Basket Brawl Recalls NBA's Image Troubles

"Gardens" and "palaces" are typically the setting for balls, not brawls. But on Saturday night at NBA's Madison Square Garden in New York, spectators witnessed a bench-clearing punching match between players from the New York Knicks and the Denver Nuggets.

The Madison Square Garden incident brought to mind 2004's infamous clash between the Detriot Pistons and the Indiana Pacers, which went down at the Palace in Detroit. Since then, the NBA has worked hard to clean up its image, but now even the smallest scuffles have wide-reaching implications affecting more than just the players involved.

There are many similarities between the two fights. Both games were blowouts and the outcome was already determined when the fights broke out near the end of the fourth quarter.

But Saturday's brawl was kept to the court. USA Today columnist and ABC News consultant Christine Brennan said that fact separates the Knicks vs. Nuggets fight from the Detroit debacle.

"The big difference is that the players didn't go into the stands," Brennan said. "That's a huge difference in the sense that it was a basketball brawl on the court. The visual image has a familiar look to it … but it didn't escalate into the stands.

Sports analysts say that Saturday's fight was a number three on a chaos scale, while the Pistons-Pacers brawl was a 10. But since 2004, every bit of hostility that hits the hardwood is being closely scrutinized by the league.

When considering what punishment to impose on the 10 players involved in Saturday's incident, the Pistons-Pacers match-up will be fresh in their minds.

"The Palace brawl was a huge black eye for the league," said ESPN.com writer Chris Sheridan. "They're going to look at this fight through a prism."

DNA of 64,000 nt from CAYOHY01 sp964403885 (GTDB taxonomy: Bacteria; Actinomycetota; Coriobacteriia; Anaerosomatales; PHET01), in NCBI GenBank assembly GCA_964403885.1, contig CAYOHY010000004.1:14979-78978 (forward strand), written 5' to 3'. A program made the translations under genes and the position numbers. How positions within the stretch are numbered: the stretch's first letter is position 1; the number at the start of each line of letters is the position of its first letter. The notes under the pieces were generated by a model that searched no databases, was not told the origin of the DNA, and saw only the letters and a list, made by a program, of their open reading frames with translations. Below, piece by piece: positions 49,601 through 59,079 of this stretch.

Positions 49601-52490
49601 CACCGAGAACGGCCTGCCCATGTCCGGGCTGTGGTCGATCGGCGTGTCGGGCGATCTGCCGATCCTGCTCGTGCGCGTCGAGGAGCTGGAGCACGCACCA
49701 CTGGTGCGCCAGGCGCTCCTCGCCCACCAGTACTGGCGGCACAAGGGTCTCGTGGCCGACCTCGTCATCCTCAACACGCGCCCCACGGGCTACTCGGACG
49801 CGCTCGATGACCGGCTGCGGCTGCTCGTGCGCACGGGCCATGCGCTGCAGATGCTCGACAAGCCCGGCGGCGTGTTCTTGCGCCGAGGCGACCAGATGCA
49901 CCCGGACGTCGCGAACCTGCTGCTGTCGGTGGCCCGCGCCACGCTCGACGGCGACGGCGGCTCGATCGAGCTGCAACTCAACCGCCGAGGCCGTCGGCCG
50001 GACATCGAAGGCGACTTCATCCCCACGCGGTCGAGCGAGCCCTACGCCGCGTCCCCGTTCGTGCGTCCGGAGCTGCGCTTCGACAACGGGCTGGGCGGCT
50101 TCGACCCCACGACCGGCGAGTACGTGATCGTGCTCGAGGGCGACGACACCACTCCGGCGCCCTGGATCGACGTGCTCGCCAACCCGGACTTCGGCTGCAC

Although the Knicks-Nuggets fight wasn't quite so harsh, Brennan said it will be hard to escape the shadow of one of the most epic episodes in basketball history.

"This event still evokes that sense of sports lawlessness that was evoked two years ago," she said.

Kids Want to 'Be Like Mike' -- Jordan not Tyson

The Knicks-Nuggets scuffle may have looked a bit like a boxing match, but it's not supposed to. The NBA is a global league with a much broader audience. Basketball is watched by millions across the world, including many children.

In the era of Michael Jordan, kids wanted to "be like Mike." Today, they look up to the league's leading scorer, Carmelo Anthony, a Nugget player who was ejected after getting involved in the fight Saturday night.

Brennan said NBA commissioner David Stern needs to take that idea into consideration when dishing out the penalty.

"There's a message to be sent not just to players but to the children in America who look up to them," she said. "Kids take their cues from these athletes, and if there's not stiff punishment then what kind of message are we sending to our kids?"

Adrenaline and Attitudes

Sheridan says it's not likely the league will be able to guarantee another fight won't happen because of the nature of competitive athletes.

"All the league can do is come down hard with penalties as a message to other players," he said. "Beyond that, there's only so much you can do when you're playing a high-contact, high-emotion sport. Things get crazy in the field of play and there's only so much you can do to prevent it."

ESPN analyst and former Nuggets general manager Kiki Vandeweghe said a highly charged competitive environment is part of the nature of professional sports.

"Carmelo regrets so much what happened last night … all the players do," he told ABC News' "Good Morning America Weekend Edition." "It happened in the heat of the moment."